Art auction addendum: A piece that disgusts me

Typically, I don’t do back-to-back auction posts but there are extenuating circumstances. Some of the galleries at Christie’s were vacated after an auction last week so they put more pieces on display from this week’s Post-War and Contemporary Art auction. Here are a few more high (low?) lights and one piece that I found deeply offensive and depressing.

This frivolity is by Maurizio Cattelan.


Frank and Jamie. $1,500,000–2,500,000
Sold for $965,000. What a deal!

This was good for a laugh but, again, I have to wonder about the practicality of a piece like this. Where would you put it? In the foyer? The estimate may provide the biggest laugh.

But this isn’t the one that offended me.

This beauty is by British bad boy (no, not Banksy) Damian Hirst


Inviolability. $900,000–1,200,000
Sold for $1,205,000

I saw one of these in the Cleveland Museum of Art over the summer. A security guard yelled at me for taking a picture of it. You know what is is made of, don’t you? Butterfly wings.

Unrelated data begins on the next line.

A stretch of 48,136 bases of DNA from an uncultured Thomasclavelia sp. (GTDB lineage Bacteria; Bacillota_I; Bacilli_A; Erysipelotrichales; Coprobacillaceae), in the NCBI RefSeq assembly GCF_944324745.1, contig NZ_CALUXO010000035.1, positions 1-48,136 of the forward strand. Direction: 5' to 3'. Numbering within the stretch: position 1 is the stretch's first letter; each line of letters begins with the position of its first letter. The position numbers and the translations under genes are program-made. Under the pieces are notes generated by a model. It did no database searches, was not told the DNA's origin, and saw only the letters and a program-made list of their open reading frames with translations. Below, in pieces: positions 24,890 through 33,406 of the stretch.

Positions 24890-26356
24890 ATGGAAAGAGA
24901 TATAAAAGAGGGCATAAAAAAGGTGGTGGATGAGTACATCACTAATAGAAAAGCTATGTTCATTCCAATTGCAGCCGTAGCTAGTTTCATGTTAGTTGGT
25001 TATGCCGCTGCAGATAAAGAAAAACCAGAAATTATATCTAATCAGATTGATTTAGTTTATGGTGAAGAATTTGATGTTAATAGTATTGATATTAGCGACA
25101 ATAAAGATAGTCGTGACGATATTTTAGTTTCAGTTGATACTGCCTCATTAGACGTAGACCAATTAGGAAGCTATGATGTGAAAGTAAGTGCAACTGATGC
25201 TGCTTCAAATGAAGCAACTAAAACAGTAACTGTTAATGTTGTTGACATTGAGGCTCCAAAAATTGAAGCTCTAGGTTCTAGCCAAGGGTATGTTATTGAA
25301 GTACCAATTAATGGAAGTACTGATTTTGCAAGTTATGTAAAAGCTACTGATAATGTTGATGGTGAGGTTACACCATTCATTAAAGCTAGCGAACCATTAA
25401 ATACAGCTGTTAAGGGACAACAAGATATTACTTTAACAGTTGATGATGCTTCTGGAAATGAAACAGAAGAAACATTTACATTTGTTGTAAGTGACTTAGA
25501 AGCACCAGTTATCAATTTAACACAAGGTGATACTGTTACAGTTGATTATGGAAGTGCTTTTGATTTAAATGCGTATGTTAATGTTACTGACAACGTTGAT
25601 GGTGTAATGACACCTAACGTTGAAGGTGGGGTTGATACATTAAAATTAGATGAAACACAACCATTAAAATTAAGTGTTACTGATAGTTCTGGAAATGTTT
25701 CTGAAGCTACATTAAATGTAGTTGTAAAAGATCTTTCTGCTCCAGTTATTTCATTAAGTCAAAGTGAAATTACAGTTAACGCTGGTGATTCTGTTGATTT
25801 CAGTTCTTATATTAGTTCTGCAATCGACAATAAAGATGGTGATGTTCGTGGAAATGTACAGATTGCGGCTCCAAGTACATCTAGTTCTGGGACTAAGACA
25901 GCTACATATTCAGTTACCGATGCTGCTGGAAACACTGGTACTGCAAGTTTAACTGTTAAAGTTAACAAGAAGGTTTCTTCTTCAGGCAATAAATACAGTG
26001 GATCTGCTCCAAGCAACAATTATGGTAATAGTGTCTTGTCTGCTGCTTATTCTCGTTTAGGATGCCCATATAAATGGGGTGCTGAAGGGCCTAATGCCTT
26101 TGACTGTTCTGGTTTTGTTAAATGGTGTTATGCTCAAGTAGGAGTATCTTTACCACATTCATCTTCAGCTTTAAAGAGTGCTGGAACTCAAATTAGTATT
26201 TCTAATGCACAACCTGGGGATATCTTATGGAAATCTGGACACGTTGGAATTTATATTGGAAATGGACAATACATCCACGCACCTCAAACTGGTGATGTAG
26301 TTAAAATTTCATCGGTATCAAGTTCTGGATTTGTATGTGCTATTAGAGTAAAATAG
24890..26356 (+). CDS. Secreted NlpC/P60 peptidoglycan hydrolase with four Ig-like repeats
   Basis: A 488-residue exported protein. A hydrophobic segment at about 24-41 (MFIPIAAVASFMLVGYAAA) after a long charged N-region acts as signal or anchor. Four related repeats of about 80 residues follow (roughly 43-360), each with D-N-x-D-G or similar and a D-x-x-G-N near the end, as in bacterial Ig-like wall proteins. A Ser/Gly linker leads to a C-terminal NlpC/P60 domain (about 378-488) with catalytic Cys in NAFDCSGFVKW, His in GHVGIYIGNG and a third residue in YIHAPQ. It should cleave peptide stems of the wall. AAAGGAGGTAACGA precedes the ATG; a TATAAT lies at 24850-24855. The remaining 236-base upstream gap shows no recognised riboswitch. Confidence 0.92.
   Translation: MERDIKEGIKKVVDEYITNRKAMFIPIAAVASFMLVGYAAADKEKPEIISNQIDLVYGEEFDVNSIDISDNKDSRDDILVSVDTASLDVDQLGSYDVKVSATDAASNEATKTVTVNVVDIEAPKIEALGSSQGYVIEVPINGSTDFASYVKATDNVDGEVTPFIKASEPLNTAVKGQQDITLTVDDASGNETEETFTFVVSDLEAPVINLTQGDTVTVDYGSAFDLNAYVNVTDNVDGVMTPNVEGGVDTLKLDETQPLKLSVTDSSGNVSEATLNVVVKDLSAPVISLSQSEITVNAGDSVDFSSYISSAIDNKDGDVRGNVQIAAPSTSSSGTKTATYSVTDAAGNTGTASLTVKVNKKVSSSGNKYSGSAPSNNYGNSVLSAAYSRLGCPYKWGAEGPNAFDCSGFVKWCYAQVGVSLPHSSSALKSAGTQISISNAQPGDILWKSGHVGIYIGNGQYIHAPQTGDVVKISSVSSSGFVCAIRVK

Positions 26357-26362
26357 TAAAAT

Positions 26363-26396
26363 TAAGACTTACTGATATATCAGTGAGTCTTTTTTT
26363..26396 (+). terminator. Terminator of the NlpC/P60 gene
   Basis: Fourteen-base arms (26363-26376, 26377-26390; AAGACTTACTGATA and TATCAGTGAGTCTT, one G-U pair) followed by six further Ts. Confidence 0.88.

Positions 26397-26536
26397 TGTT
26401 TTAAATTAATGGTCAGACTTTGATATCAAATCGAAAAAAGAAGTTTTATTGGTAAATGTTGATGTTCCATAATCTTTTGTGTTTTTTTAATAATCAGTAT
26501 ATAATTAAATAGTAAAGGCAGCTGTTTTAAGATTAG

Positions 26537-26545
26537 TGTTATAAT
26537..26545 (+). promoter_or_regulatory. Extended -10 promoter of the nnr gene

Thousands and thousands of butterfly wings. He breeds them specifically for these pieces. Here’s the center.


The materials used are listed as “…butterflies and household gloss on canvas mounted on panel.” Here’s another piece that’s smaller.


Psalm 28: Ad Te, Domine. $150,000–200,000
Sold for $305,000

And the detail.


They’re beautiful but cruel. Yet, they didn’t offended me.

This sculpture is by Antony Gormley and I loved it.


Domain LXVI. $400,000–600,000
Sold for $545,000

There’s something about the way it stood in a pool of light and glistened when you walked by that really worked for me. It somehow manages the trick of being both slight and powerful at the same time. Obviously, this isn’t the one that offended me.

I was offended by this.


3-Meter Girl. $2,000,000–3,000,000
DID NOT SELL. Of course, it didn’t.

Horrible. This ugly objectification of women is courtesy of Takashi Murakami. Do you know how you’re supposed to respect other cultures and not criticize what they might consider art? That it’s okay to not like something, but to condemn is it in poor taste? Well, in the words of Le Clown, fuck that noise. Can anyone tell me what’s wrong with Japanese men? They seem to have a proclivity towards sex-up little girls. Do they feel threatened and intimidated by adult women?


All I kept thinking was that I’ve got two beautiful daughters at home and how, no matter what age, I wouldn’t want them looking at this. I wondered what it would do to their body image and self esteem.


Or, do I just need to lighten up? Go ahead. You can tell me. I can take it. I do like how this last photo came out, though. Good composition and shadowing.